Board Talk: Our regular wrap-up of actions of the Board of Land and Natural Resources includes a look at recent transfers of land to the state Agribusiness Development Corporation, the new Thirty-Meter-Telescope sublease for Mauna Kea, and the new crop of Land Board members.
In this issue – the first in our 25th year of publishing! – we review cases of recent environmental litigation. Our cover story discusses the critically important decision of a federal judge in a case involving the discharge of wastewater into injection wells near the Lahaina coast, while a sidebar looks at the potential consequences this could have for Hawai`i County.
Other litigation reviewed in this article concerns:
Also in this issue, we report on the latest efforts of Big Island developer Scott Watson to win approvals for his “Pepe`ekeo Palace” and wrap up the issue with our regular “Board Talk” column.
Legislature Balks at Biosecurity Bills,
But Boosts Funds for Invasive Species
Foreign arrivals are up!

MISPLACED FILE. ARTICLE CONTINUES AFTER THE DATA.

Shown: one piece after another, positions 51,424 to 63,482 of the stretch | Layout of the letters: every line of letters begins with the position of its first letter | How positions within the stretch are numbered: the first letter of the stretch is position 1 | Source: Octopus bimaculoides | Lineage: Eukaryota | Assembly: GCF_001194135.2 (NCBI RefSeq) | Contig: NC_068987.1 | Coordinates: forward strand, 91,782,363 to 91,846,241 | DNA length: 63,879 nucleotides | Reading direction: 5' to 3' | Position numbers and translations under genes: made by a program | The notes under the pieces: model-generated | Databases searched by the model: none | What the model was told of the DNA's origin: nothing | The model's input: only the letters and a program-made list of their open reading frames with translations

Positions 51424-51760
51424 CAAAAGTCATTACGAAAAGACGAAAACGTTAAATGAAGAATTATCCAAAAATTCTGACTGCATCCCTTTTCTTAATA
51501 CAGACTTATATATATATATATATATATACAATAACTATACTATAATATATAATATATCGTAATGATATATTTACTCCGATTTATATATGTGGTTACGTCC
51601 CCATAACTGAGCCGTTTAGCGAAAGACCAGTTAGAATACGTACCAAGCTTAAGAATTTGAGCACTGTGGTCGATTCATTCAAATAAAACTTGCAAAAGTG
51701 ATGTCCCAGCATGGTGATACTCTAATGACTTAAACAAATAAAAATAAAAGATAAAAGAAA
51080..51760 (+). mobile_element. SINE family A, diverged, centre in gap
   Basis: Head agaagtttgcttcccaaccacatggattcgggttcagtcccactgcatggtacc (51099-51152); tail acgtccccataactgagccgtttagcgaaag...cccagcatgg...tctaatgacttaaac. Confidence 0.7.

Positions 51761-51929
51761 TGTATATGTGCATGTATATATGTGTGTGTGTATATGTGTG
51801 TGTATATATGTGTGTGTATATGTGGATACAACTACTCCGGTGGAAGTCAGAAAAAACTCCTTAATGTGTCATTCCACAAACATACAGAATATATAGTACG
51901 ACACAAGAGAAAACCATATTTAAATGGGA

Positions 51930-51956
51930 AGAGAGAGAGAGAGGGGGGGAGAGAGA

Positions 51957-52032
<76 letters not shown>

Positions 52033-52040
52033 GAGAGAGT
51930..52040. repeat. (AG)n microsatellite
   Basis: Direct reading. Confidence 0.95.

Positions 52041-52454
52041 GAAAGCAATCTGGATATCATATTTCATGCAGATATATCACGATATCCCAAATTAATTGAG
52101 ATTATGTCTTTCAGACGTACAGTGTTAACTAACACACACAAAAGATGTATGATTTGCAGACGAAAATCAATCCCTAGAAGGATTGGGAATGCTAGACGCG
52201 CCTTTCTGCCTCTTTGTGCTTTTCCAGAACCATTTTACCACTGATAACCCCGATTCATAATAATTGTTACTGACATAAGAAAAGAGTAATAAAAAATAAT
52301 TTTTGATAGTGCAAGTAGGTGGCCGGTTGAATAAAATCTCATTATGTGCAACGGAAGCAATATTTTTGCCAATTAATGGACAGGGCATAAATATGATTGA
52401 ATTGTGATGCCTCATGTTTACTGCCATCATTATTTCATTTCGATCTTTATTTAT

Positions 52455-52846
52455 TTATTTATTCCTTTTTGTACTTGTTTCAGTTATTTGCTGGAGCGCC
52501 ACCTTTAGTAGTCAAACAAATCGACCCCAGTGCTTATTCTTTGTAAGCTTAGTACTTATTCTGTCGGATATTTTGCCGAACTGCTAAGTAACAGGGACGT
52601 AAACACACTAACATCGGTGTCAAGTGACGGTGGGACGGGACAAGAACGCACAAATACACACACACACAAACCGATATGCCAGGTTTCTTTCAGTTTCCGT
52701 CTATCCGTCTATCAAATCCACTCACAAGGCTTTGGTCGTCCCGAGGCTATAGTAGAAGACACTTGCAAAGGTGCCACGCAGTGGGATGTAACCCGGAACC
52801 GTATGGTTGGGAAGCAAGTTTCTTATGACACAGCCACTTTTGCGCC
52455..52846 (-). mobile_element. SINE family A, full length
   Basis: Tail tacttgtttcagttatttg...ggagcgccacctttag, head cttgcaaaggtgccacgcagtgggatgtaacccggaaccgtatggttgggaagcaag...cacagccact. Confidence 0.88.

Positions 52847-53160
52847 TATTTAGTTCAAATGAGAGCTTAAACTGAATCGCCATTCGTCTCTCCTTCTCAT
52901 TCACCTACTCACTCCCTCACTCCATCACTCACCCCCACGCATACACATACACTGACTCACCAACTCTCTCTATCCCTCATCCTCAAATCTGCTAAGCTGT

The same phrase that gladdens the heart of the visitor industry arouses dread in the hearts of the officials charged with keeping Hawai`i’s environment and important crops safe from marauding invaders. Consider:
The coconut rhinocerous beetle. This native of India has devastated palm trees across the South Pacific and, with its arrival in Hawai`i last winter, could do the same here. Federal and state agencies, as well as the Army, are sparing no expense to keep it from gaining a foothold here.
The macadamia felted coccid: No one knows exactly how it got here from its home in Queensland, but it is now damaging even the most mature, established macadamia orchards on the Big Island.
Little fire ant, coqui frog, albizia trees – the list goes on and on.
The destructive critters and little-shop-of-horror plants seem to arrive as fast as the airlines and ships can bring them in. The state’s quarantine defenses are stuck, meanwhile, with a budget that would have been inadequate in the horse-and-buggy era.